Some of the younger guys in this group cowered under this leadership, and were frightened about being kicked out. The leader would talk about the guys who had not made it, and how they lost their once in a lifetime opportunity. I think this was a genuine effort to make us feel good about being in an elite, high-performing team, but the encouragement created fear similar to what my son in the US Air Force felt about being "recycled" if he failed a part of his bootcamp. But in this case, "recycling" wasn't an option. It was do or die, and "course corrections" meant, "It is my way or the highway."

Ultimately, after about a year, we decided this program was not for me, and I moved into another discipleship context that was a better fit for me at this life stage. We parted ways amicably, and what I learned is I do not thrive in command and control organizations. I prefer agile teams who share responsibility, hold one another accountable, and pursue a shared vision through respect and mutual accountability. A year after the start of this program, I saw one of the guys who left the group during the first few weeks. He's thriving and even leading people in another context.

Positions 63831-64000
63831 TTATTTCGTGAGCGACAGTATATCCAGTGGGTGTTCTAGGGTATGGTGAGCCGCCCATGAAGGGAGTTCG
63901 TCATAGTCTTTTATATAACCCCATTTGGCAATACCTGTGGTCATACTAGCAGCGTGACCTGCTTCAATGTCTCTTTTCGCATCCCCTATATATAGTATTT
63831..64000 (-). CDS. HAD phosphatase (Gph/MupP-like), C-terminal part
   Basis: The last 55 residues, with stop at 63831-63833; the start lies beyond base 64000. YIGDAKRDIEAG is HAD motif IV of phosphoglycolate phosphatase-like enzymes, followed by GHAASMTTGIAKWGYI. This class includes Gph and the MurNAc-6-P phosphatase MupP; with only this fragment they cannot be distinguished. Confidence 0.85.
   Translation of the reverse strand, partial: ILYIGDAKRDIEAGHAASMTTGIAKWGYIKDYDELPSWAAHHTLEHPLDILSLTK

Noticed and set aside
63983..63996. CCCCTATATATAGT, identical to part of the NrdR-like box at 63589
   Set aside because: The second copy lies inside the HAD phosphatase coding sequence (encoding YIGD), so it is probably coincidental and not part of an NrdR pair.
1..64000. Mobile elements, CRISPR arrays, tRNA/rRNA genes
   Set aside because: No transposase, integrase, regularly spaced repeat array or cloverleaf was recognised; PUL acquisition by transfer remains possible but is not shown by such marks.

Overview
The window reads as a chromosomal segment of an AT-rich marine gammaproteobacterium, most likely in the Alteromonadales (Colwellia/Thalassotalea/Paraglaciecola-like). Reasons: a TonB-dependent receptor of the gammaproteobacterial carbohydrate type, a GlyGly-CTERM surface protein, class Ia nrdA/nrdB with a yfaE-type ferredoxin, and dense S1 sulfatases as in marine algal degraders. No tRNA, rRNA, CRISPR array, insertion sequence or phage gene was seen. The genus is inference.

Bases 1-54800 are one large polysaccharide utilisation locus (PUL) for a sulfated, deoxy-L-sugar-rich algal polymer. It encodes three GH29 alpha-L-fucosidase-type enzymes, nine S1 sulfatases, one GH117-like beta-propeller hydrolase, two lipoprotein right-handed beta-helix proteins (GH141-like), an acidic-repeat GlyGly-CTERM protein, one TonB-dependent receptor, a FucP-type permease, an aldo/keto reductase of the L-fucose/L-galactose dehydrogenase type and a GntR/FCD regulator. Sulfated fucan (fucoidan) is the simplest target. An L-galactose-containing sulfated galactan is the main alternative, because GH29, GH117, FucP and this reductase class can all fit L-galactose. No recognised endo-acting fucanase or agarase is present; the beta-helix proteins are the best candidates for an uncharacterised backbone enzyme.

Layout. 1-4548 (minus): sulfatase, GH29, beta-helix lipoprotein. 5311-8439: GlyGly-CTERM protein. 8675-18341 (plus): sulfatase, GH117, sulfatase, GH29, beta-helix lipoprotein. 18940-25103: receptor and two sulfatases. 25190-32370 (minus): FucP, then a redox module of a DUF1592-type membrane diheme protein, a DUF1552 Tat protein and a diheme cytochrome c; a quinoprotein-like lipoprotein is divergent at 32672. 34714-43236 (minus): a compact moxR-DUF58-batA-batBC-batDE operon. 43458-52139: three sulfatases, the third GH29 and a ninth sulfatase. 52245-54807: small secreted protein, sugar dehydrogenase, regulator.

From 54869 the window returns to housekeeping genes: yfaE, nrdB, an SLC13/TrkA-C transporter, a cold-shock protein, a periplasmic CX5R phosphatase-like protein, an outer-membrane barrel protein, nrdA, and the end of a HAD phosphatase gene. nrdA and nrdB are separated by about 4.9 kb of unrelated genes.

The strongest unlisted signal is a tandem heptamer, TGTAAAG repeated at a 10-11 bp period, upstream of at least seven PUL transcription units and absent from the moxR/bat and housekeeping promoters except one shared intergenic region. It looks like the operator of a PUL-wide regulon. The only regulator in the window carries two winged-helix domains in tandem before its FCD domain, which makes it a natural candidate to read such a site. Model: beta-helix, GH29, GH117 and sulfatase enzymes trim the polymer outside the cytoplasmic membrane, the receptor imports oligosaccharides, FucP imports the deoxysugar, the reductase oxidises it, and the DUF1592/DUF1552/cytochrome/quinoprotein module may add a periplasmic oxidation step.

I know from my corporate life that high performing teams cannot thrive long term under heavy handed command and control leadership from the top down unless you're in a culture like the military, and even the military is starting to learn about agile methods of leadership. True leaders don't try to control. They lead by seeking first to understand before being understood, and follow all those other Seven Habits too.

Mike Cohn's advice is to encourage people through course adjustments, and the word choice matters. Adjustments lead to a mutually discovered path toward freedom and creativity, and it also shows humility in listening to someone who might have different ideas about what adjustments are necessary. Only a prideful leader believes their way is the only way or absolute best way. So, I would join in with Mike by encouraging leaders to seek input and help the people under your leadership to engage in conversation around how to adjust course without coming at them with correction.

And if you do have a case when empirical evidence proves you correct and they are incorrect to the point of being in danger, admonishment should not be in the context of "a minor course correction" because in that case the word choice is weak and indirect. If someone is in danger, such as in a military firefight and about to be blown up, then give them a direct command, but don't tell them to make "a minor course correction." Choose your words carefully, because words matter.